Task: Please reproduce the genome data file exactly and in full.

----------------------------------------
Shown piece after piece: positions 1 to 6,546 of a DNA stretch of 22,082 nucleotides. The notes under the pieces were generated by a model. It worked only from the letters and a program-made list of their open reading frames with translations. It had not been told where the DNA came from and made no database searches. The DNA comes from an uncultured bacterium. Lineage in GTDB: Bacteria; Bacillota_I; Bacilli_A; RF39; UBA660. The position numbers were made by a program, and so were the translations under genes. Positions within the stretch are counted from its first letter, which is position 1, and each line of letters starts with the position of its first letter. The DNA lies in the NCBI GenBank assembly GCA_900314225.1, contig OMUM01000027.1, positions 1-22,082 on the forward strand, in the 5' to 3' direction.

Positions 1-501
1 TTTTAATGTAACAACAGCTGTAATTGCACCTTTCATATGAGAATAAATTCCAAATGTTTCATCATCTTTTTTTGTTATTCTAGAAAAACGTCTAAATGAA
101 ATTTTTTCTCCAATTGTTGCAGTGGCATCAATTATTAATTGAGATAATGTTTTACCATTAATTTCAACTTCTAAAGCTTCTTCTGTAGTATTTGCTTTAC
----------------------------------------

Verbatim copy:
Shown piece after piece: positions 1 to 6,546 of a DNA stretch of 22,082 nucleotides. The notes under the pieces were generated by a model. It worked only from the letters and a program-made list of their open reading frames with translations. It had not been told where the DNA came from and made no database searches. The DNA comes from an uncultured bacterium. Lineage in GTDB: Bacteria; Bacillota_I; Bacilli_A; RF39; UBA660. The position numbers were made by a program, and so were the translations under genes. Positions within the stretch are counted from its first letter, which is position 1, and each line of letters starts with the position of its first letter. The DNA lies in the NCBI GenBank assembly GCA_900314225.1, contig OMUM01000027.1, positions 1-22,082 on the forward strand, in the 5' to 3' direction.

Positions 1-501
1 TTTTAATGTAACAACAGCTGTAATTGCACCTTTCATATGAGAATAAATTCCAAATGTTTCATCATCTTTTTTTGTTATTCTAGAAAAACGTCTAAATGAA
101 ATTTTTTCTCCAATTGTTGCAGTGGCATCAATTATTAATTGAGATAATGTTTTACCATTAATTTCAACTTCTAAAGCTTCTTCTGTAGTATTTGCTTTAC